207 calculated using formulas of corresponding geometric shapes (Wetzel & Likens, 1991), and identification was at least to the taxonomic level of genus (Prescott, 1978). Zooplankton was categorized into copepods (adults and nauplii), cladocerans (Daphnia and Bosmina), rotifers, and ciliates. Historical phytoplankton data were made available through the Army Corps of Engineers with identification at least to the taxonomic level of genus. Water-quality parameters were also determined at the time of plankton sampling, which included nutrients, temperature and light penetration. Nutrient samples were filtered through 47 mm GF/F filters and frozen for transport to the laboratory. Nutrient analyses included nitrate (NO3 ), nitrite (NO2 ), ammonia (NH4 ), urea, soluble reactive phosphorus (SRP), and silicate (SiO2 ) using autoanalyzer methodology (Armstrong & Sterns, 1967; Harwood & Kuhn, 1970). Temperature was measured using a water quality multiprobe (Hydrolab H20), and profiles were approximated by collecting data at 0.5-m (towards surface) and 1-m intervals. Light penetration was estimated by taking the secchi depth. Samples for determination of chlorophyll a and phaeophytin a were also collected. Typically, 50 ml samples were taken in triplicate and filtered onto 47 mm GF/F filters using gentle vacuum, then frozen for transport to the laboratory. Chlorophyll a and phaeophytin a samples were extracted in 10 ml 90% acetone and analyzed using a fluorometric method (APHA, 1998). Lake flushing was determined for a 20-year period (1983–2002) spanning the historical and more recent periods of study. Daily records of total inflow and reservoir volume were obtained from the Army Corps of Engineers and U.S. Geological Survey. Flushing was calculated by dividing the total inflow by the lake volume. The mean flushing rate over a period of 90days prior to each of the sampling dates was also calculated. In addition to investigating phytoplankton community structure, we analyzed diversity at the taxonomic level of genus. Diversity was calculated using the Shannon–Weaver index: x  pi log 2 (pi ), (1) H = i=1

where pi was the proportion of biovolume of genera i relative to the total biovolume on a given date, and x was the total number of phytoplankton genera observed.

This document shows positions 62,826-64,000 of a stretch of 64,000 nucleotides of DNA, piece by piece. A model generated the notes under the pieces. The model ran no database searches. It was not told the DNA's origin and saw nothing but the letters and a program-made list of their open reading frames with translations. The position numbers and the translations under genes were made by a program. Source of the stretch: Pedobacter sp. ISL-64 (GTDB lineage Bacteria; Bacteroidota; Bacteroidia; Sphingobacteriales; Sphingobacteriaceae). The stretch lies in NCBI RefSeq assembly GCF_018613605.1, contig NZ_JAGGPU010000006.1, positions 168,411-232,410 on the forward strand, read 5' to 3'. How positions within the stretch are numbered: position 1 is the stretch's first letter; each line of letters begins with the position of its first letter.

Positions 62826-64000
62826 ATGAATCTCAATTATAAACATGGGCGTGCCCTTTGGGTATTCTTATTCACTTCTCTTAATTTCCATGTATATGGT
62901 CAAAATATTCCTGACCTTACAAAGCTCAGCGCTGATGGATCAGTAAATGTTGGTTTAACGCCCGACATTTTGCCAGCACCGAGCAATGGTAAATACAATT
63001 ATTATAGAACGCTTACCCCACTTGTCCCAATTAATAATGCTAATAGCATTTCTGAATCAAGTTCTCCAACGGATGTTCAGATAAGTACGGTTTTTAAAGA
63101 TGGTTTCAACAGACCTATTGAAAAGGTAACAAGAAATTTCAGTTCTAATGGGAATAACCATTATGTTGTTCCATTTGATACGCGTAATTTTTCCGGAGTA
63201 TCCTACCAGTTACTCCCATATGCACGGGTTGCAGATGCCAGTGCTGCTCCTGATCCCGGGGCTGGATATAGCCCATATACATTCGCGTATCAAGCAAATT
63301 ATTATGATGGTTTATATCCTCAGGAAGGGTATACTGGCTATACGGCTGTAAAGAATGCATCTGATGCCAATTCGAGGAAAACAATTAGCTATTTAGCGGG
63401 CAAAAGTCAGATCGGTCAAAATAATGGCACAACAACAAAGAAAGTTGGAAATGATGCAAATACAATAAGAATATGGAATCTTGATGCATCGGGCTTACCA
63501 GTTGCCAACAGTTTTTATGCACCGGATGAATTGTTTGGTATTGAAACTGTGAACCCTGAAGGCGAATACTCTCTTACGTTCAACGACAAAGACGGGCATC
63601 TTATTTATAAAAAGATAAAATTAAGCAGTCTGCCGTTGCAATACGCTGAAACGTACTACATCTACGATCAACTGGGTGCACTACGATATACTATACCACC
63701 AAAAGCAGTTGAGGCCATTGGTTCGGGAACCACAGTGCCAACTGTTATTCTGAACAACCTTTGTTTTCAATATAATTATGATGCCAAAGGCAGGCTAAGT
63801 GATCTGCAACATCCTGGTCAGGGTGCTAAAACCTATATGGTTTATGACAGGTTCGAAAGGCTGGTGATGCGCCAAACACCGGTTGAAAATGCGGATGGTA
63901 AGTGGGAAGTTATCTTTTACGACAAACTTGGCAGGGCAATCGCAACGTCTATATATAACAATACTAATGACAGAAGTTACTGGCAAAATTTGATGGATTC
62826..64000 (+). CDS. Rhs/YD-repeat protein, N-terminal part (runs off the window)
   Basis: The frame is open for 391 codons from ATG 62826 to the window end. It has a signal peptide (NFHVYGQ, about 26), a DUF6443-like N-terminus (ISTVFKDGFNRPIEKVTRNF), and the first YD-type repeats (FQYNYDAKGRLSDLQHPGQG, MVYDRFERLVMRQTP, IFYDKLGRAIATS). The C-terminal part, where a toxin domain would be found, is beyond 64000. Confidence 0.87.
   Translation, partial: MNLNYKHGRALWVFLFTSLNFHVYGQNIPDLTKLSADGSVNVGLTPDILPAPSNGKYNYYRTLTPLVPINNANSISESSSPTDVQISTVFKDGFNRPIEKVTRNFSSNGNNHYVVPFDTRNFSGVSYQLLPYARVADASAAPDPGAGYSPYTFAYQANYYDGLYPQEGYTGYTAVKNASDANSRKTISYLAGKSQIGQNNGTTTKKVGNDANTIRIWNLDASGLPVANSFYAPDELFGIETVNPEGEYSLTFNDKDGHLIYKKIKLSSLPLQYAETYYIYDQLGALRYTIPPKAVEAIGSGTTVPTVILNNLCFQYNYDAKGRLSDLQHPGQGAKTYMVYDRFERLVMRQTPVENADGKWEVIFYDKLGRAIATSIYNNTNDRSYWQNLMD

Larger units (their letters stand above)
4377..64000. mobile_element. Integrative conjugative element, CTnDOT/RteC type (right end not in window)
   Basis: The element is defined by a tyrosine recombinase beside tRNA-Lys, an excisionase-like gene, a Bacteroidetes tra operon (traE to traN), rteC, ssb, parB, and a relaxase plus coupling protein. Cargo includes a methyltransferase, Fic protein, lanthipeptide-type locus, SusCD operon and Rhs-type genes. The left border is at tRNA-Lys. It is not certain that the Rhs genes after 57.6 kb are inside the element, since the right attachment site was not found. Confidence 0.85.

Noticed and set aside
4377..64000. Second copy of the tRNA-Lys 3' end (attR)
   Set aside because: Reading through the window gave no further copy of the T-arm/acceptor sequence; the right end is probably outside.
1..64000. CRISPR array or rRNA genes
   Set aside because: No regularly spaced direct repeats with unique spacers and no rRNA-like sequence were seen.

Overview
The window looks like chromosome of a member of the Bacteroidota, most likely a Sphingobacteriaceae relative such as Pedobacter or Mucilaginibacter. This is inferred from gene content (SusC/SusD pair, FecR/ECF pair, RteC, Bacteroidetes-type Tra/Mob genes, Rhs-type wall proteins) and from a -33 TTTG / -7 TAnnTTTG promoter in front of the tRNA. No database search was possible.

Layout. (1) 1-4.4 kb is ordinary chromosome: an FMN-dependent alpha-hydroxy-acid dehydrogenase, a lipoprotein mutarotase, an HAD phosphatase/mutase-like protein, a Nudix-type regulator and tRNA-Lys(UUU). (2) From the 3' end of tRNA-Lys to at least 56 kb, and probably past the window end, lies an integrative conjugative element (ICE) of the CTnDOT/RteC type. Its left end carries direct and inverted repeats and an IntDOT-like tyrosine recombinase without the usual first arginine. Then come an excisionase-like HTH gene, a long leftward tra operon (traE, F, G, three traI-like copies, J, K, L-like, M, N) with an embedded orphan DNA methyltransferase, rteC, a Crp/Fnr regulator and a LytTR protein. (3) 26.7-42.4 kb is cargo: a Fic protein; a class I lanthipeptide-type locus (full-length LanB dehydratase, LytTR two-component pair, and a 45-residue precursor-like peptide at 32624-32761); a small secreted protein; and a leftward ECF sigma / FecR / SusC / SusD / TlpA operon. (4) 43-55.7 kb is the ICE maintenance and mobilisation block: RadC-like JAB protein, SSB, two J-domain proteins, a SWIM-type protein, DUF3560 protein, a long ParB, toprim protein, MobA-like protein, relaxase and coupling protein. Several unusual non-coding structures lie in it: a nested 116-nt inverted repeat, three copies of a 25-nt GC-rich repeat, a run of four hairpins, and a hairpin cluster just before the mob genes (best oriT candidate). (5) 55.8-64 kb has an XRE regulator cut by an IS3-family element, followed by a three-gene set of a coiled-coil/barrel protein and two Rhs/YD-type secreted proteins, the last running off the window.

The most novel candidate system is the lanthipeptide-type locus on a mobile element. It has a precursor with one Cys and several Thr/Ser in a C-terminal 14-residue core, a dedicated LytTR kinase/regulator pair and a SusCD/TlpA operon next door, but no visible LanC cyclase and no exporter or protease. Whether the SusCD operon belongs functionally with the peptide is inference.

Linear and nonlinear relationships were investigated between flushing and light penetration early in the year with cyanobacteria dominance using linear, power, and logarithmic regression curve fitting (Synergy & Software, 1999). We used the mean 90-day flushing values when attempting to correlate flushing with cyanobacteria dominance. For the analysis focusing on light penetration, winter secchi depths were plotted against spring cyanobacteria dominance.

Results Seasonal hydrology in Lake Somerville for the period of 1983 through 2002 was erratic (Fig. 1a). In some years flushing was greatest in the fall and winter months, but in other years maximum flushing occurred in the summer or spring. Periods of high flushing were few and short-lived, typically lasting only 2–3-days. Flushing magnitude reached as high as ∼0.35 d−1 , and on average was 0.004 ± 0.011 d−1 . Focusing on the period of 1999 through 2002 (Fig. 1b), it can be seen that late 1999 through mid-year 2000 was a relatively dry period. The mean flushing for the winter period of January through March was 0.0015 ± 0.0023 d−1 . Conversely, late 2000 through 2001 was a relatively wet period, with flushing for the same winter period averaging 0.0082 ± 0.0106 d−1 . Winter flushing during late 2001 through mid-2002 was intermediate, and had a mean value of 0.0021 ± 0.0028 d−1 . There is a chance that we underestimated lakeflushing because we used the entire volume of the lake in our calculation. For example, if flow through the lake were confined to areas near the historical riverbed flushing in this portion of the lake would be much higher. We do not believe this was the case, however. The historical riverbed runs from west to east, and the predominant winds are south to north. Indeed, windrows spanning the width of the lake are frequently observed orthogonal to the riverbed, which are indicative of Langmuir circulation churning the lake. Temperature trends in Lake Somerville for the period spanning late 1999 through 2002 showed a range of ∼20 ◦ C, with minimum and maximum values of ∼10 and ∼30 ◦ C, respectively (Fig. 2). Because Lake Somerville is shallow, there was no consequential seasonal thermal stratification, and the lake was subject to frequent and complete mixing events. In our analyses below we use secchi depth as a surrogate for